Asterley Bros

The brothers gonna work it out

MoM: What would you use the fernet in?

RB: We really like it bashed into things like White Russians. So you’ve got a quite rich creamy drink and then a shot of the fernet added to that suddenly takes it in a much more sophisticated, bitter, intense, grown-up direction. It’s the same thing with Espresso Martinis as well: probably half a shot (12.5 ml) going into an Espresso Martini, again it sort of amps up all of those flavours inside. So almost like a seasoning to a degree. It gives it a lot more bitterness and edge to the drink. It works pretty well with any kind of dark spirit, so if you’re having an Old Fashioned, or even a Manhattan, a few drops in there, a little dash, just to take it in a slightly more grown-up direction.

MoM: You’re working on some Sicilian vermouth, aren’t you?

RB: It’s in the initial stages. We’re going to be using Sicilian wines infused with British botanicals and we’re going to create a slightly different sub-brand of Asterley Bros, almost like a house range for everyday drinking. We’d like to be able to approach the Martini Riserva range where you can get a 70cl bottle for about £17.

MoM: And will you make those in your little garage in Forest Hill?

RB: In the big shed! Yeah, I think we will. We’re just trying to think of ways to streamline it and keep our product cost down, as far as we can, and pass that onto the consumer.

MoM: When will that be available?

RB: I would say, knowing us, six to nine months. We’re just starting the crowdfunding process at the moment. We’re going to be selling some equity in the business and going via Crowdcube, hopefully within the next two or three months. And once we’ve done that, and hopefully we secure some investment then we’ll be moving into it full time from that point onwards.

Sounds like exciting times for Asterley Bros.. We’ll let you know as soon as that crowdfunding offer opens. We can’t wait to try the new vermouth. Meanwhile, the London Fernet will be available any day now.

Britannica London Fernet

Coming soon. . . .

 

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Cocktail of the Week: Improved Blood Orange Punch

This week, we’re making a drink where all the hard work is done in advance, leaving you with time to amuse your guests with some top anecdotes. One of the…

This week, we’re making a drink where all the hard work is done in advance, leaving you with time to amuse your guests with some top anecdotes.

One of the great advantages that wine and beer have over cocktails is that they come ready to drink. Simply open and pour. Mixed drinks need work. Cocktails require you to concentrate on something rather than gossiping with your guests.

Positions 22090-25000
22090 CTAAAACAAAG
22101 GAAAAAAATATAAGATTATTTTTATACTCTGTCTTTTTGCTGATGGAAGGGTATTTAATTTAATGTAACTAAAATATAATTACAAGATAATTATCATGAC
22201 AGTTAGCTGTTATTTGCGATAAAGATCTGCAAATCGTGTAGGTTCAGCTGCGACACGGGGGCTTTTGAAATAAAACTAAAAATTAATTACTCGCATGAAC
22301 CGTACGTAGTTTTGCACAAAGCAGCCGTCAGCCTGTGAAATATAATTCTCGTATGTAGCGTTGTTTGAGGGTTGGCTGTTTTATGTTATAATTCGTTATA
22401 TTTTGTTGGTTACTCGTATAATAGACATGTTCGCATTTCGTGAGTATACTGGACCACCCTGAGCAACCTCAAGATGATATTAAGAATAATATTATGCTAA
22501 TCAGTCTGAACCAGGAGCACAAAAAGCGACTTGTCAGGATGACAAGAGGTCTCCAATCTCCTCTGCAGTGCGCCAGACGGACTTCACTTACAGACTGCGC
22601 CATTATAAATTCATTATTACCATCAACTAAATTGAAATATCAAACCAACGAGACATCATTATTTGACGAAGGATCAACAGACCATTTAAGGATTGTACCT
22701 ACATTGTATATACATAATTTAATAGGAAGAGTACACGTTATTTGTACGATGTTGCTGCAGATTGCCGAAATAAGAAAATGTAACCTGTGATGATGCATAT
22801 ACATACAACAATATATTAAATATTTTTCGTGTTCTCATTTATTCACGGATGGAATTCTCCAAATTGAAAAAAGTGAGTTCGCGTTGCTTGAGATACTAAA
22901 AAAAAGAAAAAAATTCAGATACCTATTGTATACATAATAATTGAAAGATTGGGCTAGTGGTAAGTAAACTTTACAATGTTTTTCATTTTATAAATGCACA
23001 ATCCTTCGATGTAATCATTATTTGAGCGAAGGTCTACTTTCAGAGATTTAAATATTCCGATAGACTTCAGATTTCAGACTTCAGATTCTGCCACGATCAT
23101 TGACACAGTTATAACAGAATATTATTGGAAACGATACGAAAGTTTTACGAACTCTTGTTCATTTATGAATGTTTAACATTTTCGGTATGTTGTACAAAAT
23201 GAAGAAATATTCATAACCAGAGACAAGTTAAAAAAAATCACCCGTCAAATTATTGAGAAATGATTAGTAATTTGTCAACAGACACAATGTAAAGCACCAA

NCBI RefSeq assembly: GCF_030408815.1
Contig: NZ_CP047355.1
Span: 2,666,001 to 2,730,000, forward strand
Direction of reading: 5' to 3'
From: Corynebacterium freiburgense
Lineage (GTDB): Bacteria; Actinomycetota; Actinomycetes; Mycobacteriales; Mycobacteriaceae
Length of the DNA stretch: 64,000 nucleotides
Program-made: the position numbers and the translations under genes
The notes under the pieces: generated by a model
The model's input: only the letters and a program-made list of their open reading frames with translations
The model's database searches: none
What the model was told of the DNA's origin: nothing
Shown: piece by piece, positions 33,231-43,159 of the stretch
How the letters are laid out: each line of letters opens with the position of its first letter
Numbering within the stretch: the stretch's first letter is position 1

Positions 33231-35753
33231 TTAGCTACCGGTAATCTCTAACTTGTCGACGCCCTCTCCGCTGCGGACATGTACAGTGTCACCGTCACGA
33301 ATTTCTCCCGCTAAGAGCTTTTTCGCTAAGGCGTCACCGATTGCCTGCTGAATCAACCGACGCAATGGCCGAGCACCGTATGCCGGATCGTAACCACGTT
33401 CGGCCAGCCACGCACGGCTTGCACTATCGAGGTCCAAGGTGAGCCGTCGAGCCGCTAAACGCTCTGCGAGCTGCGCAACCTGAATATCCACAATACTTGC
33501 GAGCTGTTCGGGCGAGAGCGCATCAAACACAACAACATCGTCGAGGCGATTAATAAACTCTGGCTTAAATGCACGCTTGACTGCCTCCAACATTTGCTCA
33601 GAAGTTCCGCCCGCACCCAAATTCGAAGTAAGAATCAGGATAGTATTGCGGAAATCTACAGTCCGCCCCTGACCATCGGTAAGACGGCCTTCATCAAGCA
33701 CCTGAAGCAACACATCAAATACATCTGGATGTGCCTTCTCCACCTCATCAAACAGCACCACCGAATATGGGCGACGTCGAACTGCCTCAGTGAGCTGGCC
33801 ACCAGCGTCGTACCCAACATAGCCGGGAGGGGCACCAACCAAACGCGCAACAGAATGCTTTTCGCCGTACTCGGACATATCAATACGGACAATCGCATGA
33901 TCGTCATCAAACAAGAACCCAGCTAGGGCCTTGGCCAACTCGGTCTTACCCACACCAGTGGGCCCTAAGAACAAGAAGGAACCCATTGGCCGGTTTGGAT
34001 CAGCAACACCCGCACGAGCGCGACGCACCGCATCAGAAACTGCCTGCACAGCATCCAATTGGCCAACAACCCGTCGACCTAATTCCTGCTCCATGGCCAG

One answer to this problem is to convert your living room into a bar (if only there was a book that showed you how) and turn cocktail-making into the focus of the evening. And let’s face it, shaking up Daiquiris is much more fun than discussing house prices or Brexit with the neighbours. The downside is that you have to keep concentrating.

Mary Hoffman

Maggie Hoffman!

To solve this problem, you could hire a bartender or, and this is the clever bit, you could make your drinks in advance. Why didn’t I think of that? Now, to show you how to explore this brave new world of batch cocktails comes a new book called. . .  wait for it. . . Batch Cocktails! It’s been put together by American drinks writer Maggie Hoffman who has written for the San Francisco Chronicle, Food & Wine and Serious Eats. Here she explains the idea behind the book:

“There’s nothing worse than scrambling at the last minute, trying to mix drinks as your guests walk through the door. It’s hard to hold a conversation while searching for lost bitters, knocking over the jigger on the counter and rattling a shaker full of ice. And without fail, just when you’re finally about to sit down, your friends are ready for a second round.”

Tell me about it. In the book, Hoffman has eschewed the obvious choices like the Negroni or the Old Fashioned in favour of signature cocktails from bartenders she knows. The book is full of good advice such as, “using fresh ingredients is essential when making larger quantities of cocktail”. Also, when making an individual cocktail, it will become diluted when shaking with ice so you have to make sure you add water in the right quantity when making a batch. Thankfully, she has done all the hard work: “I’ve calculated and tested and tasted the proper dilution for each recipe in the collection, so they’re good to go.” Very reassuring.